One might make a case that CNN took off because it offered news that was on at more convienent times, one did not have to wait till 5:30 to see the news, you could catch it when you wanted to. Still their piece on OPERATION TAILWIND doesn’t stand out as a bastion of well researched and unbaised reporting.

    But Talk Radio, and Fox bloomed because of the fact most people west of the Hudson and South of the Patomic don’t like left wing bais of the news. Finally there was a way to get your eggs without SPAM in them, and the vast majority of people (who were throughly sick of having spam forced down their throats) flocked to it.

    Sure the day of the default 20 share are over, but to blame it on “change in media” is like the Detroit automakers blaming Japan for their decline in sales. Detroit lost marketshare dominance because they grew over confident of their dominance and produced crappy cars; when an better alternative appeared in the form of imports, people went for it. Similarly the dinosaur networks (and their dinosaur executives) grew overconfident in their dominance, and produced (and still produce) the quality of news one normally expects from such fine publications as Grandma, Isvestia, Pravda, The People’s Daily, and Signal. When an alternative appeared, people flocked to it.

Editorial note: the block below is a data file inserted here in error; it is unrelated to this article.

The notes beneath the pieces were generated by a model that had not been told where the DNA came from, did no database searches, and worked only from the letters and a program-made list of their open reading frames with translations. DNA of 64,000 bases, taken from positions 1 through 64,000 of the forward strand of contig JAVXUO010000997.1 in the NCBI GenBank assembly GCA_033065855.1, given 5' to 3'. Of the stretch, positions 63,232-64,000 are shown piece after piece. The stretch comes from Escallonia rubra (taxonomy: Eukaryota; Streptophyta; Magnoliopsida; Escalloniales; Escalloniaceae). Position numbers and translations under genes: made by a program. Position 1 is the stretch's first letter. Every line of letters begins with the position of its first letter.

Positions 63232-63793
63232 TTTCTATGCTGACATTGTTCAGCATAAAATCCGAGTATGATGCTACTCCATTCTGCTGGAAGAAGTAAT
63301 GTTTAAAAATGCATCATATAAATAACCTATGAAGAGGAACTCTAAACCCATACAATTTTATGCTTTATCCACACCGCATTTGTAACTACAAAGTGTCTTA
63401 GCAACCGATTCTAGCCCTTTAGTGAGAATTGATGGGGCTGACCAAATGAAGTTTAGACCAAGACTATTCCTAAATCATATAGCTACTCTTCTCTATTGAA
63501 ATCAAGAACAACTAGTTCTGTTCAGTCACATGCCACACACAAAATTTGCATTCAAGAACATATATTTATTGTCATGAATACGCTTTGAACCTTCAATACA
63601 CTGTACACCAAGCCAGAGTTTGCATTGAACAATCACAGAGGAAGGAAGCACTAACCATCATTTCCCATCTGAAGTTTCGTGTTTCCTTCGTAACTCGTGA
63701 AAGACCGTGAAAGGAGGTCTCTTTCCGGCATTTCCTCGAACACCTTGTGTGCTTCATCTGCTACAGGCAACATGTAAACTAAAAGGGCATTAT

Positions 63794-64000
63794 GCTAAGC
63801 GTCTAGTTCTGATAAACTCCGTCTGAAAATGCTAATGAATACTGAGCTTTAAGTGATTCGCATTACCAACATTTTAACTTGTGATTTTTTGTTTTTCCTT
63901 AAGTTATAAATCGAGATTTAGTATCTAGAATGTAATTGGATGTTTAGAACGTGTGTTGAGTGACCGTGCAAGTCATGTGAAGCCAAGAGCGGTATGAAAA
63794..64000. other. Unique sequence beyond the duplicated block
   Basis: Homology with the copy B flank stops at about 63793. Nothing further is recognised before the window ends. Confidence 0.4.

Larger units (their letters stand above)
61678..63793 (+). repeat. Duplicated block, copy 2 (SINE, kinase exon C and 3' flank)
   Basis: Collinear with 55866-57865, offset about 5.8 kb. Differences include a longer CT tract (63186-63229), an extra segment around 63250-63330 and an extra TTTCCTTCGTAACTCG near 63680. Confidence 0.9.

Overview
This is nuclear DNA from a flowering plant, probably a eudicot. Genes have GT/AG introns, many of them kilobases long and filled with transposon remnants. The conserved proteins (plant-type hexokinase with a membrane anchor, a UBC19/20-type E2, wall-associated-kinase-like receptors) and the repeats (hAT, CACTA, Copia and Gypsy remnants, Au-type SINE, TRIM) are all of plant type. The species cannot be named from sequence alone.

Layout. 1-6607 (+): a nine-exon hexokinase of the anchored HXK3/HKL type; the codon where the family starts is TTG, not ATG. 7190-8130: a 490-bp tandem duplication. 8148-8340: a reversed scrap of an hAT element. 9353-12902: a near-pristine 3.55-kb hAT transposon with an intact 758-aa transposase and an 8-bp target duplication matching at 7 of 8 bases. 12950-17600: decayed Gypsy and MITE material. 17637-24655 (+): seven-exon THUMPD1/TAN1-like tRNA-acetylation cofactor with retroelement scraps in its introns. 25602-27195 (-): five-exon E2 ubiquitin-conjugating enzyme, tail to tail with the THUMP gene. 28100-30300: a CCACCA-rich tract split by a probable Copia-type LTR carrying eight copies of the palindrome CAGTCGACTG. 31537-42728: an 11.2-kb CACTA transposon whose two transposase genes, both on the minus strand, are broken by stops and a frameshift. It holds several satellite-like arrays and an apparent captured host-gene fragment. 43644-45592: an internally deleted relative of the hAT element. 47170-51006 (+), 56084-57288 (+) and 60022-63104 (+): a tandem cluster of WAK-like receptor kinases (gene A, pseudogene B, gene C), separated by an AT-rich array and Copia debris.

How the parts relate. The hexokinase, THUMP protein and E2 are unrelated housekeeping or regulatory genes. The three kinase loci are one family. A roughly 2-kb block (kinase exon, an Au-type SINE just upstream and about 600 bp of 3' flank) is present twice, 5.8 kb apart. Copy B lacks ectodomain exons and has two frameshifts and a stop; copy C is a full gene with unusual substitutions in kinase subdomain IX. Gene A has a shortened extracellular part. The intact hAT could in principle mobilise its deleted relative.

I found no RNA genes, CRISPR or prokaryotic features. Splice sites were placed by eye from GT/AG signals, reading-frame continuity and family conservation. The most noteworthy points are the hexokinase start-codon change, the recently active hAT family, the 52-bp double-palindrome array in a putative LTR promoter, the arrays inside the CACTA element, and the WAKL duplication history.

But it is not the meer presence of alternatives that is to blame, it is the superior quality of the alternatives that is the killer. (Despite the myraid of alternatives the best selling ice cream flavor in America is still Vanilla.)

    If Detroit built cars that satisfied consumer demand as well as the Japanese cars do, there would be more American made cars on our roads, regarless of competition. Similarly if CBS made a newscast that wasn’t biased and condecending, they would have more viewers.

  • Dennis Colby

    I always thought Wallace went soft on his friends; his interviews with Nancy Reagan struck me as fawning. Anyway, here’s the transcript of an interview from 2005 where he’s asked precisely about this – how do you cover your friends? – and he says, “Reporting comes first.” Interesting, in light of the Kevorkian stuff.